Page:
Newspaper article International New York Times

Israel Puts an Embassy Back in Cairo after a Siege ; Reopening Reflects Effort to Strengthen Ties with Egypt's Government

Newspaper article International New York Times

Israel Puts an Embassy Back in Cairo after a Siege ; Reopening Reflects Effort to Strengthen Ties with Egypt's Government

Article excerpt

The reopening on Wednesday reflects Israel's effort to strengthen ties with the military-backed government in Egypt.

Israel has reopened an embassy in Cairo four years after the previous embassy was stormed by demonstrators during the aftermath of the popular uprising that ousted President Hosni Mubarak in 2011.

The reopening on Wednesday reflects Israel's effort to strengthen ties with the military-backed government in Egypt as an era of mass protest appears to have receded.

Israeli officials say they enjoy a robust relationship with the government of President Abdel Fattah el-Sisi, a former military chief who led the armed forces' overthrow of Mr. Mubarak's elected Islamist successor, Mohamed Morsi, in 2013.

"It's going on for a while," said the Israeli ambassador, Haim Koren, speaking by telephone after a ceremony inaugurating the new embassy in what had been the ambassador's residence. "Especially on security issues, the cooperation is coming much better now."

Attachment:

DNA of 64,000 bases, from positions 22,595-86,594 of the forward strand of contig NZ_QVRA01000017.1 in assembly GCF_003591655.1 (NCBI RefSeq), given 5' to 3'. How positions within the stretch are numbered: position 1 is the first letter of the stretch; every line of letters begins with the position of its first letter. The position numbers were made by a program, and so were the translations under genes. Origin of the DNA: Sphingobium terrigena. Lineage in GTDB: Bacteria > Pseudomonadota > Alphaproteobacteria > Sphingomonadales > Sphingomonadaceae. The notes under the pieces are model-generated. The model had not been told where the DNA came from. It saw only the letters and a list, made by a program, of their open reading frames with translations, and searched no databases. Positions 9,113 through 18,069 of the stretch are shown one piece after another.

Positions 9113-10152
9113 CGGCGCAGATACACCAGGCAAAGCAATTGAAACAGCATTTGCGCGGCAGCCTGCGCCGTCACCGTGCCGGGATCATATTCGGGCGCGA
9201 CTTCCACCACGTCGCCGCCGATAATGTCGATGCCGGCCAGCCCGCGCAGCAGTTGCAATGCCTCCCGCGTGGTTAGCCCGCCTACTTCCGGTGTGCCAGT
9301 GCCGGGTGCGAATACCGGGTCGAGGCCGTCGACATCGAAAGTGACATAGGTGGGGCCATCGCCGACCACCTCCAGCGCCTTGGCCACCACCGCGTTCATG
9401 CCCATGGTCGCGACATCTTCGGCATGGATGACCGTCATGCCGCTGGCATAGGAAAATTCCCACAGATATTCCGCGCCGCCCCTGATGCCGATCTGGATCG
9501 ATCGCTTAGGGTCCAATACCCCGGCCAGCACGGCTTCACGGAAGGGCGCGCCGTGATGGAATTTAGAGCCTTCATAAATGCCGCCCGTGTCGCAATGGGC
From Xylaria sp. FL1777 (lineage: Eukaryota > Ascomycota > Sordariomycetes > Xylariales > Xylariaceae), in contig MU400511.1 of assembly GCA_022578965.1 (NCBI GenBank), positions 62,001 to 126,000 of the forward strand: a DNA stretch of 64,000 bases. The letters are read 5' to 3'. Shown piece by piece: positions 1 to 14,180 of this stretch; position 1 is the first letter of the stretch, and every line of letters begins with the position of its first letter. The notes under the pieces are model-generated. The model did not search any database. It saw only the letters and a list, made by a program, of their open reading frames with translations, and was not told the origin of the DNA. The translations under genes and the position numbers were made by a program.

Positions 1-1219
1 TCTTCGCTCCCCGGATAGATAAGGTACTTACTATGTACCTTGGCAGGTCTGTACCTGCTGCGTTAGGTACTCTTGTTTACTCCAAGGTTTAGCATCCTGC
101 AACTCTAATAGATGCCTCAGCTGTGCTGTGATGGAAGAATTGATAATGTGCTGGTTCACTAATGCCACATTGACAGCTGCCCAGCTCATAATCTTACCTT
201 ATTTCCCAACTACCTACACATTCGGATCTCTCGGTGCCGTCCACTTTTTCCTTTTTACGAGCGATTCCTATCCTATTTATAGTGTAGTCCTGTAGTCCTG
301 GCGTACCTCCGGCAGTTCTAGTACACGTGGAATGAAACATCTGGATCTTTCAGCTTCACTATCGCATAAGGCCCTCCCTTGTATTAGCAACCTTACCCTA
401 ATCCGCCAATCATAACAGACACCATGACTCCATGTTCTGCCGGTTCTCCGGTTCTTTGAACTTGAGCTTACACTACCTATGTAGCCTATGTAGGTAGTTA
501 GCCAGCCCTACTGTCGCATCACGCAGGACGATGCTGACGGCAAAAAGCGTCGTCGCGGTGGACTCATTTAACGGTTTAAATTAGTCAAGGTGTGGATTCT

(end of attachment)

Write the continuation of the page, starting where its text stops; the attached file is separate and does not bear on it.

In September 2011, a huge throng of protesters massed at the embassy, and some broke into the building while Egyptian security forces stood by. Riot police officers later clashed with the angry crowd in a street battle, resulting in the deaths of at least two people. Egyptian commandos rescued six Israeli staff members who had been trapped in the building for 13 hours.

The warming in relations is partly predicated on cooperation on security. In the Sinai Peninsula, Egypt's military is battling Islamic State-allied insurgents who have killed many Egyptian soldiers and police officers. …

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